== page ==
It may seem impressive that Congress passed a resolution last week proclaiming this Thursday as "PowerTalk 21 Day," urging parents to talk to their teens about drinking and driving.
But that's nothing compared to this: Archie and Jughead agree with them.
This month’s Archie Double Digest #217 features an eight-page story that addresses drunk driving and promotes PowerTalk 21, a new annual event that encourages conversations with teens about drinking and driving.
"We were contacted by Mothers Against Drunk Driving, and they wanted to see if there was a way for us to get involved," explained Victor Gorelick, president and editor-in-chief at Archie Comics. "Everybody was really exciting about working on this. Every day, practically, you hear about these young kids who get in accidents because they're not responsible. It's important to get this kind of message out."
Written by former DC editor Paul Kupperberg, the story sees the kids at Riverdale High are the first kids to experience a visit by Jason Witten, tight end for the Dallas Cowboys, who is touring the country to talk about drunk driving.
"Archie and everyone find out that this famous football star is coming to Riverdale on the first stop on his tour of lectures," Gorelick said. "Jason Witten actually is traveling to different schools across the nation to talk about the program, so this is real life. And we had permission from the NFL and from his agent to put him into the story. They had to approve everything, from the story to the artwork, which wasn't a problem at all. They approved it pretty quickly.
"Paul Kupperberg was excited to work on the story when he heard about it," Gorelick added. "He had worked on public service stories when he was at DC Comics, so he knew how important this sort of thing is. And the artist, Jeff Schultz, was really up for doing this too."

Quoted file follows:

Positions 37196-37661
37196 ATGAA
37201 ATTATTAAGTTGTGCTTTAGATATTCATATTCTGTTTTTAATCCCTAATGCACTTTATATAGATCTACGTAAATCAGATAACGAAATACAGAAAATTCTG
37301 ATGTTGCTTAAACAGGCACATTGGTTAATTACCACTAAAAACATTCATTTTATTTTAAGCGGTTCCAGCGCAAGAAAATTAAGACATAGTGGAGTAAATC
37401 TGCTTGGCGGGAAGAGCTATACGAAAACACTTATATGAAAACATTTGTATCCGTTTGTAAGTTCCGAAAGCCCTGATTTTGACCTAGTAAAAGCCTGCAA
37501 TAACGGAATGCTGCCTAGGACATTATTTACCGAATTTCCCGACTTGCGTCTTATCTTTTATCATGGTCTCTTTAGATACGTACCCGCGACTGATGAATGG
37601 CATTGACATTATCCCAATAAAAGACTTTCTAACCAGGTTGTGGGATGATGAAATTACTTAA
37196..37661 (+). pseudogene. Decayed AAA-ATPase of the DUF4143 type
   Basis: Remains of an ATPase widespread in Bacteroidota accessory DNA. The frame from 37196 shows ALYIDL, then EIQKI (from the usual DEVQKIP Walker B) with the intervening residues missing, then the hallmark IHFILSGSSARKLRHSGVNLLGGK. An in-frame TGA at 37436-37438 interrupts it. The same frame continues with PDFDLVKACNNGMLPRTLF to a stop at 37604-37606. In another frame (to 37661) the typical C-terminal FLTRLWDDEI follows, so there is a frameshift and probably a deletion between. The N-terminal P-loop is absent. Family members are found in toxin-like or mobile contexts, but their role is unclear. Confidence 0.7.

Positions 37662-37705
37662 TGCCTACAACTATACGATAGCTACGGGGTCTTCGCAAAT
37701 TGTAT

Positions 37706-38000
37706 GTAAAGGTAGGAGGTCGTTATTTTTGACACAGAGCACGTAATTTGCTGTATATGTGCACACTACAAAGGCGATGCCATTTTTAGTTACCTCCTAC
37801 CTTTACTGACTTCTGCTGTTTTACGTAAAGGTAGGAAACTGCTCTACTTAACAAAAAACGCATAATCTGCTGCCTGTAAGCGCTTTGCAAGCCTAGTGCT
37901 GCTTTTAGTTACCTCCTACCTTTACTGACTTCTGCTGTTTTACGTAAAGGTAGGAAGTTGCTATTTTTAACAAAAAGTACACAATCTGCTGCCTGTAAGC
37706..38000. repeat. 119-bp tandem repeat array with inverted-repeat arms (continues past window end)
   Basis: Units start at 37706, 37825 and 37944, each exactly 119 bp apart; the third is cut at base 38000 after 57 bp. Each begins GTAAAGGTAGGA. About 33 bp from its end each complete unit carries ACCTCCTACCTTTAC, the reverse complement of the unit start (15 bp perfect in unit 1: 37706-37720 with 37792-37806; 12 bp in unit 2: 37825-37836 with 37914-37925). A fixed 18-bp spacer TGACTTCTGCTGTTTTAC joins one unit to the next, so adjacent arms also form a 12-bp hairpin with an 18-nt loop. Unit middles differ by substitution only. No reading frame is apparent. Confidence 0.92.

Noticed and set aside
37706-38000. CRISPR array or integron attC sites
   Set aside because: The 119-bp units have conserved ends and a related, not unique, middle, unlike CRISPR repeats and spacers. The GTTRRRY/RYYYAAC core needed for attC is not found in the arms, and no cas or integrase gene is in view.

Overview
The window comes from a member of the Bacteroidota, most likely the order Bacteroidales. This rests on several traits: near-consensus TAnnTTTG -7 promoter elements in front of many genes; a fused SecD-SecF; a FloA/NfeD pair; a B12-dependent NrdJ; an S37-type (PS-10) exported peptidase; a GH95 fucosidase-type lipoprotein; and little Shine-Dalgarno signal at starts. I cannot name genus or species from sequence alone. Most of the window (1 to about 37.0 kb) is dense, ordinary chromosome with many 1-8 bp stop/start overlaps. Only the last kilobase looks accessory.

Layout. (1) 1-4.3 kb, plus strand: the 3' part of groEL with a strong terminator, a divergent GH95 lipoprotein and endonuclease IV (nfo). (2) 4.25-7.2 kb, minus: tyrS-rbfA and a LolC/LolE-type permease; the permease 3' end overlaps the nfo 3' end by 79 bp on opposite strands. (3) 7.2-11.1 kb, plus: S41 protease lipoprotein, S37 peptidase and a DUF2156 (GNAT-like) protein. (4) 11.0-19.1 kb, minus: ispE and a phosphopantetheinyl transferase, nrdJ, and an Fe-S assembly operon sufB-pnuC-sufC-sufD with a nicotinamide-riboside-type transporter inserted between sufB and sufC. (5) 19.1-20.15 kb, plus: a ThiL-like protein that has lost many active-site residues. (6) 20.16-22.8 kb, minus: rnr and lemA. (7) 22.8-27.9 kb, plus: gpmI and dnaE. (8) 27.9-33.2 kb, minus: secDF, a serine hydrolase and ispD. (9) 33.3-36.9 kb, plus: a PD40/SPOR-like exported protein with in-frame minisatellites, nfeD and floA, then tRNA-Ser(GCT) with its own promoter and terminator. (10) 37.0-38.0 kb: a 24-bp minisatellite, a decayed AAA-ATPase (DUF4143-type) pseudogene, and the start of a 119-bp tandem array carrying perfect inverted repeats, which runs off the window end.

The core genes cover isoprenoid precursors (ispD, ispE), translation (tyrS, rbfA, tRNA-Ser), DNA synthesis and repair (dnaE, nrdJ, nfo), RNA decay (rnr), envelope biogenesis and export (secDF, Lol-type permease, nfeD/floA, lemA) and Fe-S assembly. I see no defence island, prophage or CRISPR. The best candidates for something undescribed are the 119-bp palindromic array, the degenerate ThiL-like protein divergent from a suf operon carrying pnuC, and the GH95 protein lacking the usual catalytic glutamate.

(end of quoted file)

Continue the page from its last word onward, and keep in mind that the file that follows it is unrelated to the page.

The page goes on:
While Archie and the gang stay in character during the story, Gorelick admitted that the subject turns pretty serious by the time the subject is addressed. "The story itself isn't funny," Gorelick said. "It's still an Archie story. They all stay in character, and they're funny kids. But they get serious when they share information about this program."The official PowerTalk 21 Day is April 21st, and it's encouraging parents to talk to their teenagers about not drinking until age 21, and certainly not drinking and driving. Parents and anyone concerned about teenage drinking and driving can sign up on the MADD website to receive a free handbook about starting a conversation with teens about alcohol.
"They're taking a bunch of books from us to distribute," Gorelick said. "This is only the beginning. The focus is on parents starting to talk to their teenage children, starting on April 21st, and then it will be part of the program on April 21st every year going forward."
Interacting with real world issues has become something of a trend for Archie and the gang over the last two years. The company introduced Riverdale's first openly gay character last year, and the company's comics have poked fun at timely media hits Jersey Shore and Twilight. Recent guest stars have included Barack Obama and Sarah Palin.
"We like to keep Archie relevant, and Archie's a teenager, so he's at the age where these kids should be receiving information about what the problems will be if you drink and driving," Gorelick said. "The readers who read Archie have grown up with these characters. They're real to them. They can relate to them. They're part of their world, and that world is real. He's part of our culture. He's part of America. And these kind of stories are the type of things that America is talking about, so it makes sense for Archie to be there."